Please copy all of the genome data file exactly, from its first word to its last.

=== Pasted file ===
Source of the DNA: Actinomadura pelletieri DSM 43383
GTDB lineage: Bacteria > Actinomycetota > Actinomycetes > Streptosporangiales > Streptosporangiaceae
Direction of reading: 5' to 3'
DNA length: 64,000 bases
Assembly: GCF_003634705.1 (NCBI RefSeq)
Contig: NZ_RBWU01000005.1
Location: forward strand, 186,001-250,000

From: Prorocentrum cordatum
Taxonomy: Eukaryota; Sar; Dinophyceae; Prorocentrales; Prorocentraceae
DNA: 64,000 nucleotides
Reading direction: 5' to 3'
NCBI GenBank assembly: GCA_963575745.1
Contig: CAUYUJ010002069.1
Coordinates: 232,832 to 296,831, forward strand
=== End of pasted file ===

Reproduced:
Source of the DNA: Actinomadura pelletieri DSM 43383
GTDB lineage: Bacteria > Actinomycetota > Actinomycetes > Streptosporangiales > Streptosporangiaceae
Direction of reading: 5' to 3'
DNA length: 64,000 bases
Assembly: GCF_003634705.1 (NCBI RefSeq)
Contig: NZ_RBWU01000005.1
Location: forward strand, 186,001-250,000

From: Prorocentrum cordatum
Taxonomy: Eukaryota; Sar; Dinophyceae; Prorocentrales; Prorocentraceae
DNA: 64,000 nucleotides
Reading direction: 5' to 3'
NCBI GenBank assembly: GCA_963575745.1
Contig: CAUYUJ010002069.1
Coordinates: 232,832 to 296,831, forward strand